Cinderella by Charles Robinson

Cinderella: Three Hundred and Forty-five Variants of Cinderella, Catskin, and Cap O' Rushes, abstracted and tabulated by Marian Roalfe Cox

Cinderella by Jennie Harbour

345 Variants
by Marian
Roalfe Cox

Table of Contents



Cinderella Tales

Catskin Tales

Cap o' Rushes Tales

Indeterminate Tales

Hero Tales



Master List of all Variants

Notes on this E-Text

Cinderella Area

Annotated Tale




Similar Tales Across Cultures

Modern Interpretations


Book Gallery

SurLaLune Fairy Tales Main Page



Zbior wiadomosci do antropologji Krajowej (Collection de materiaux pour l'antropologie nationale), 15 volumes. Cracow, 1877-1892. Vol. ii, pp. 149-151. (From neighbourhood of Dobszyn, Government of Plock; taken down by A. Petrow.)

(The Princess as Cinderella).


Unnatural father--Counter-tasks--Magic dresses--Heroine disguise (cloak of lice) --Heroine flight--Menial heroine (scullion at palace) --Token objects -- Meeting-place (church)--[Threefold flight]--Pitch trap--Lost shoe--Shoe marriage test (at ball)--Heroine found in kitchen --Happy marriage.


(1) Widowed king wants to marry his own daughter.-- (2) She demands and obtains from him various objects, like the moon, the stars, the sun. Then she asks for a cloak of lice, which is also provided.-- (3) Heroine soils her face, dons the cloak, and goes to palace of neighbouring king, persuading cook to hire her as scullion.-- (4) On Sunday king's son wants his comb; heroine takes it more quickly than his lackey; prince gives her blow on the neck. She hies to oak-tree, where she has hidden her fine clothes, dresses, and drives to church in magnificent coach. Prince sends to ask whence she comes. "I am Madam Comb," she replies.-- (5) Second Sunday same incidents with towel; and on third Sunday with shirt.-- (6) Prince has tar spread, and heroine's shoe remains sticking in it.-- (7) A grand ball is given, and vain search made for the lady who owns the shoe. At last they go to the kitchen to try it.-- (8) Heroine is recognised, and prince marries her.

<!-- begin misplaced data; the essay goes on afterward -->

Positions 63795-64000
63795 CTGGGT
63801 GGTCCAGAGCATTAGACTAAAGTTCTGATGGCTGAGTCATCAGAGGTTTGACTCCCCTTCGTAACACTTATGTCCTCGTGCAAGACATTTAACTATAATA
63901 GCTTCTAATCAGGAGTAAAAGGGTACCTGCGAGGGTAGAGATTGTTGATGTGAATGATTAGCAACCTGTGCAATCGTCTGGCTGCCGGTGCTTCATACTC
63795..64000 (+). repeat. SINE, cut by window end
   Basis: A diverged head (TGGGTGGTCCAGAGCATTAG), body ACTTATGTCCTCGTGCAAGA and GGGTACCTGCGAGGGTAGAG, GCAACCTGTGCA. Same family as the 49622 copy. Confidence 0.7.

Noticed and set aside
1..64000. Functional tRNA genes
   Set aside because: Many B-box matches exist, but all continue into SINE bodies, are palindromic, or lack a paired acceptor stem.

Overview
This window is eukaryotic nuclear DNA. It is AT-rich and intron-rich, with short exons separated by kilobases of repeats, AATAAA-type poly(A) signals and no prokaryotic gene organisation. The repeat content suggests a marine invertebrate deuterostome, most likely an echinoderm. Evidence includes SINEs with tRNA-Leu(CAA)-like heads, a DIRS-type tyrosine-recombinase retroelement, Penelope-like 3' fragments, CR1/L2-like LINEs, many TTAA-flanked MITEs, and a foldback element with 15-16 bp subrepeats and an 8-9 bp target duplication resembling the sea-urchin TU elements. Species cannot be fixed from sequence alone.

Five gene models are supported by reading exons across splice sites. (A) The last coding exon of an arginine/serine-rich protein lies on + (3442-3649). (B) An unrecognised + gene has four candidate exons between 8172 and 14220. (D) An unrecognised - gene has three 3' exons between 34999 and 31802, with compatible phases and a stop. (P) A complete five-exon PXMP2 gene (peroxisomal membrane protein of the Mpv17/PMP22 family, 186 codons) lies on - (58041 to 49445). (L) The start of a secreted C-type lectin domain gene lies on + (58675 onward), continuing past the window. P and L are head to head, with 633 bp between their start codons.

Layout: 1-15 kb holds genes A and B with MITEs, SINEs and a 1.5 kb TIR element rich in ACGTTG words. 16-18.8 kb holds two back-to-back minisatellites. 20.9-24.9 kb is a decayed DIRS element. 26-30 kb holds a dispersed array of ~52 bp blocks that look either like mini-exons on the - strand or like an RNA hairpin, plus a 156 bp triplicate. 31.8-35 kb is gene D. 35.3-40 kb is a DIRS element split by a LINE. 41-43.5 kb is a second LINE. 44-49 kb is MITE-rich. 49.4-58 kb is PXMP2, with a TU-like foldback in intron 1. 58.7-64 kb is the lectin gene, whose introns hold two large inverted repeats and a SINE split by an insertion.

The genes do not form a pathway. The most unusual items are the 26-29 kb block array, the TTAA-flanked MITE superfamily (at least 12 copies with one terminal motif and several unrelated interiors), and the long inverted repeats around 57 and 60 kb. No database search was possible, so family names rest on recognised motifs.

1: Popielucha = Cinderella, from popiol, cinder.
Return to place in text.

Cox, Marian Roalfe. Cinderella: Three Hundred and Forty-five Variants of Cinderella, Catskin, and Cap O' Rushes, abstracted and tabulated. London: David Nutt for the Folklore Society, 1893.

While the original text of this book is out of copyright, the special formatting and compilation available on SurLaLune Fairy Tales is copyrighted. Be aware that while the original content has been honored, page numbering, footnote numbering, redesigned charts, links, and other aspects are unique to this site's version of the text. Use at your own risk. For private and fair use educational purposes only.

Available from

Cinderella: A Case Book edited by Alan Dundes

In Search of Cinderella

Beauty and the Beast edited by Jack Zipes

From the Beast to the Blonde by Marina Warner

New Tales for Old by Gail de Vos

Tales, Then and Now by Altman and  de Vos

Oxford Companion to Fairy Tales by Jack Zipes

The Classic Fairy Tales by Maria Tatar Logo

©Heidi Anne Heiner, SurLaLune Fairy Tales
Page last updated February 1, 2006 Logo